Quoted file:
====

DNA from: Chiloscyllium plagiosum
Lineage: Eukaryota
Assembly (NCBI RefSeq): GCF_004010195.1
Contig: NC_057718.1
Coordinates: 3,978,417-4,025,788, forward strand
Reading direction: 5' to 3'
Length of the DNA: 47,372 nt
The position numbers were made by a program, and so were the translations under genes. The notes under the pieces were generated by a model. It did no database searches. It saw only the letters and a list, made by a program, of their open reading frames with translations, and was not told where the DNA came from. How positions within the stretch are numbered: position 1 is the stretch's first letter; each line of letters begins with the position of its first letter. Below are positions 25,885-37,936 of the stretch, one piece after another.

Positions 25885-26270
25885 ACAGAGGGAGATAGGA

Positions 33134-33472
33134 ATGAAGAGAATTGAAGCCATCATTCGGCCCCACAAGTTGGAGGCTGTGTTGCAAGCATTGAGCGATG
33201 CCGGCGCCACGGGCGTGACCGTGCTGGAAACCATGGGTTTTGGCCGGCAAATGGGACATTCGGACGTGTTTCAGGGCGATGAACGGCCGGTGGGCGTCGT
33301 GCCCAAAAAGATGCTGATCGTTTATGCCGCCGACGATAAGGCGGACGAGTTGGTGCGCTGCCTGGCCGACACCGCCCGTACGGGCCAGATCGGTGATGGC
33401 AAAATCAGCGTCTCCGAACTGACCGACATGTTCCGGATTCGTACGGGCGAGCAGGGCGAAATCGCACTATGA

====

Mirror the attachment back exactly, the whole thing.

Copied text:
DNA from: Chiloscyllium plagiosum
Lineage: Eukaryota
Assembly (NCBI RefSeq): GCF_004010195.1
Contig: NC_057718.1
Coordinates: 3,978,417-4,025,788, forward strand
Reading direction: 5' to 3'
Length of the DNA: 47,372 nt
The position numbers were made by a program, and so were the translations under genes. The notes under the pieces were generated by a model. It did no database searches. It saw only the letters and a list, made by a program, of their open reading frames with translations, and was not told where the DNA came from. How positions within the stretch are numbered: position 1 is the stretch's first letter; each line of letters begins with the position of its first letter. Below are positions 25,885-37,936 of the stretch, one piece after another.

Positions 25885-26270
25885 ACAGAGGGAGATAGGA

Positions 33134-33472
33134 ATGAAGAGAATTGAAGCCATCATTCGGCCCCACAAGTTGGAGGCTGTGTTGCAAGCATTGAGCGATG
33201 CCGGCGCCACGGGCGTGACCGTGCTGGAAACCATGGGTTTTGGCCGGCAAATGGGACATTCGGACGTGTTTCAGGGCGATGAACGGCCGGTGGGCGTCGT
33301 GCCCAAAAAGATGCTGATCGTTTATGCCGCCGACGATAAGGCGGACGAGTTGGTGCGCTGCCTGGCCGACACCGCCCGTACGGGCCAGATCGGTGATGGC
33401 AAAATCAGCGTCTCCGAACTGACCGACATGTTCCGGATTCGTACGGGCGAGCAGGGCGAAATCGCACTATGA